America and Gun Violence
    American children are more at risk from firearms than the children of any other industrialized nation. In one year, firearms killed no children in Japan, 19 in Great Britain, 57 in Germany, 109 in France, 153 in Canada, and 5,285 in the United States. (Centers for Disease Control)
     
  5. Shogun
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    Shogun Free: Mudholes Stomped

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    Under current state law, a gun owner can carry a weapon into a restaurant serving alcohol if the handgun is not concealed and can drink until the restaurant cuts him off. Any restaurant owner has a right to post a sign saying no one may enter with a gun, and the bill does not change that right.


    I have no problem with any of this. business owners have the option of restricting guns or not. Patrons have the option of giving business to the place that fits their opinion on concealed weapons. I can't recall any gangs of lawless men shooting up any taverns just because they had their guns handy.


    works for me.

    I wonder how many kids die in auto accidents every year and weather or not that statistic should restrict everyone else from driving.
     
  6. nukeman
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    nukeman Active Member

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    hey just remember this little old saying.


    "WHEN SECONDS COUNT, THE POLICE ARE ONLY MINUTES AWAY"
     
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  7. hjmick
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    hjmick Gold Member

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    Not me...yet.

    I have. He heard a noise in his driveway, went out, saw two guys breaking into his car, yelled for family members to call the cops, he was shot twice, the first shot knocked him down, the second shot killed him. The shooter walked up on him. Had he been armed, he would have had time to return fire.

    I do.

    I do.

    Not me, but I can get to it quickly if needed.

    I do, if they so desire and are legally able to do so.

    I do.

    I do.

    Not me. I like it nice and dark.

    Not me. I hate covers. The most I can tolerate is a sheet up to my waist.

    Not that I am aware of. Though I do not believe in ghosts, so the question is pointless.

    That's the only way I answer any question.

    I must say, however, that I am not necessarily a "gun hugger" as you define the term. I do however strongly believe in the individuals right to own guns.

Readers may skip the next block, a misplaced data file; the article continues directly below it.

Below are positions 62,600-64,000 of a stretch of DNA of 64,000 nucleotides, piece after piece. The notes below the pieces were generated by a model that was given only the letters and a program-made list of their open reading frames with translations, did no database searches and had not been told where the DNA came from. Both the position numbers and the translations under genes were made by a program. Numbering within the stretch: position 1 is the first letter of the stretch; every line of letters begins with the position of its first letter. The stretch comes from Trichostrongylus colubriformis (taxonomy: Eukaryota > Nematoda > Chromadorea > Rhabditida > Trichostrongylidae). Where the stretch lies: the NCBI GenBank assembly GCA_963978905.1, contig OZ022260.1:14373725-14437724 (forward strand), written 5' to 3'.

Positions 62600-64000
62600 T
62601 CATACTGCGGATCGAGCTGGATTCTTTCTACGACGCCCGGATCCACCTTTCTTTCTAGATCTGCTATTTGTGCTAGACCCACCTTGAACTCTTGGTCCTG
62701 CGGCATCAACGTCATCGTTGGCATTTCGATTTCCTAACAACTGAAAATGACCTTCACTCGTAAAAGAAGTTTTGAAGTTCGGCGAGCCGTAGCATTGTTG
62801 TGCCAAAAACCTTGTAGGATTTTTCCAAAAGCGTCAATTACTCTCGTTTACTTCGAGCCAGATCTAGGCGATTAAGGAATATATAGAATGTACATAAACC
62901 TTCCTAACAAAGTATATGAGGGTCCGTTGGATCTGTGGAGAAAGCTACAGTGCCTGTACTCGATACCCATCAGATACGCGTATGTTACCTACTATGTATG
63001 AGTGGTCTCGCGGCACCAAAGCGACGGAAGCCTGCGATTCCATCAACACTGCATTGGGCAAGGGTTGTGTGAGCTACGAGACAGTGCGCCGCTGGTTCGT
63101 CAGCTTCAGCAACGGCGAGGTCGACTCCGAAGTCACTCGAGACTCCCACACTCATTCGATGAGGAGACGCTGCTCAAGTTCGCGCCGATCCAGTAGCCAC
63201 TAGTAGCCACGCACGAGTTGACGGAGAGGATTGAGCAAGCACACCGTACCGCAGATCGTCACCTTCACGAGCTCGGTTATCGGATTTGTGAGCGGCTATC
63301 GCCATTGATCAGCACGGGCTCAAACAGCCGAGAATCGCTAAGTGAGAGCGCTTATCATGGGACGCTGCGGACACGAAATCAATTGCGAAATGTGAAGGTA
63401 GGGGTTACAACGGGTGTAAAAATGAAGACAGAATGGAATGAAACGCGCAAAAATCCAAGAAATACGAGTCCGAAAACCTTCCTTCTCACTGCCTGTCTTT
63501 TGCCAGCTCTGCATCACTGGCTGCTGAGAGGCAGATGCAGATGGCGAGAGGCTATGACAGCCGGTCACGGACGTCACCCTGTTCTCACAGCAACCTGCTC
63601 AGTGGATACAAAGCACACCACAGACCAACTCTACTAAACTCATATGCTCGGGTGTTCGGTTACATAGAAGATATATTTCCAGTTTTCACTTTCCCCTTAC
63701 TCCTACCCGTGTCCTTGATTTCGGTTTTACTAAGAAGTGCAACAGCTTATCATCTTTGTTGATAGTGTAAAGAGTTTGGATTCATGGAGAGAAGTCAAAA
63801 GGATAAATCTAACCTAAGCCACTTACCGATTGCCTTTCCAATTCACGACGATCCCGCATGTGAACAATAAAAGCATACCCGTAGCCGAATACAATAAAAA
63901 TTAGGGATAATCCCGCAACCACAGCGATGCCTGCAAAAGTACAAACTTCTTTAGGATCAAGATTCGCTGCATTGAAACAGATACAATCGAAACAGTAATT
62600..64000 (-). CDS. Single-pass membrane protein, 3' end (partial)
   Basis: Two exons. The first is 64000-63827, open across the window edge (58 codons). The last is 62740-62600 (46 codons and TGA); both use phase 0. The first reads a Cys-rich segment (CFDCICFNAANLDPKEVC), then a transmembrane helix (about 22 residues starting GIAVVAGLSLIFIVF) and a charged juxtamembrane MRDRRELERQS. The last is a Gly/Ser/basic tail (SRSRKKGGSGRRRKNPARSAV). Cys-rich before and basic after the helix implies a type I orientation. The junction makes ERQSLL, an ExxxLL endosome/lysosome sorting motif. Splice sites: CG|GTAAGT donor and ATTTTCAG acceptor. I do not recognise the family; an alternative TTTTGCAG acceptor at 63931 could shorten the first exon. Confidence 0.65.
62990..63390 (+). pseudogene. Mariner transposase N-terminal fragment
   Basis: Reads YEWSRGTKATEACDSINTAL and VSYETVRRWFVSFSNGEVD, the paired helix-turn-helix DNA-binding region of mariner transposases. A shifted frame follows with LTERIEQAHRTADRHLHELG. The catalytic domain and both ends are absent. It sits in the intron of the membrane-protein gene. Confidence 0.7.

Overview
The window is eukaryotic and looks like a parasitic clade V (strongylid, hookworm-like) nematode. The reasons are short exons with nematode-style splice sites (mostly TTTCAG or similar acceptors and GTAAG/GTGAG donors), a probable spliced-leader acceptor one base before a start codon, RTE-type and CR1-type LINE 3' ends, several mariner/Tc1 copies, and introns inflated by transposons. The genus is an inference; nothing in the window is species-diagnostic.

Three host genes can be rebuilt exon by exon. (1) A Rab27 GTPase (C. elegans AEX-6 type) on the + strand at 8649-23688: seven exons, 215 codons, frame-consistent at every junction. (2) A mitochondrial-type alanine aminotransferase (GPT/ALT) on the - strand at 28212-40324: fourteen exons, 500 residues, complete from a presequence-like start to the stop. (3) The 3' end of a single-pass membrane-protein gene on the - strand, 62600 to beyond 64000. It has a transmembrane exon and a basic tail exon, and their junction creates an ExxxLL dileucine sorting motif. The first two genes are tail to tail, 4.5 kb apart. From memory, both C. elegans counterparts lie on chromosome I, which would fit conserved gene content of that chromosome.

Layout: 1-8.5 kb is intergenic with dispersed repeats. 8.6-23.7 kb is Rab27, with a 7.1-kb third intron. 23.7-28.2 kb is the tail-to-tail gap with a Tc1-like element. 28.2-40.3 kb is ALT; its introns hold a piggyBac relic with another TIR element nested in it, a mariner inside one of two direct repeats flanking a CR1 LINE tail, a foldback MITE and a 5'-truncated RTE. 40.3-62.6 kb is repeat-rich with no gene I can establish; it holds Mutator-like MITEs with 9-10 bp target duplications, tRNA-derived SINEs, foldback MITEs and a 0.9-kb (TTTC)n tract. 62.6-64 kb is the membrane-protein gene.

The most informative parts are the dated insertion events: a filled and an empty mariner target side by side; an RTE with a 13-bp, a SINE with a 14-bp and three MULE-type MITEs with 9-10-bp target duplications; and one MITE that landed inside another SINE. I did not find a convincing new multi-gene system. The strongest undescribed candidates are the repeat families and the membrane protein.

8. rayboyusmc
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    rayboyusmc Senior Member

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    I keep several rifles and a shotgun in the house. After 21 years in the Corps, firing expert on all the weapons I had to qualify, I don't think I should be penalized because someone else might shoot themself in the foot or shoot the wrong person. People should be required to take a safety shooting course before they can purchase a weapon.

    One of these days I will have to get the concealed weapon permit just so I can carry my Navy Colt black powder replica.:razz:

    If I had to confront someone breaking into my house, I would consider it very seriously before I blew his/her ass away.
     
  9. midcan5
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    midcan5 liberal / progressive

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    Sorry to hear that but you have to admit being armed may not helped. And car thieves with guns is another reason for gun control. More guns = more deaths. No magic simple fact.
     
  10. hjmick
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    hjmick Gold Member

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    Probably not, but we'll never know. The really sad part of the gun debate remains the fact that law abiding responsible citizens like myself, snowman, ray and others, bear the brunt of the fallout caused by people who, more often than not, would have no problem illegally obtaining a gun or guns in order to carry out their twisted plans. I'm fairly certain that the car thieves in question didn't pick up their weapon at the gun shop I frequent, though I admit I could be wrong.

    Today I read of an incident in Philadelphia in which a bystander ended an assault by several teenage girls on one girl by pretending to have a weapon in her purse. Now, while I can't say what type of weapon she was pretending to have in her purse, I'm hoping she wasn't trying to pretend she harbored pepper sprayar a taser as there were twelve or so girls in the gang. I do find it interesting that the mere threat of reciprocated violence ended the incident.

    As I say so often during the course of discussing this topic, I guess we'll have to agree to disagree. As strongly as you believe in your position, I believe we have the right to own guns. I respect your opinion.

    For what it's worth, I do believe in the background checks and waiting periods, I can't see how those are a bad idea. And much to the chagrin of some friends, I see absolutely no reason for private citizens to own assault weapons.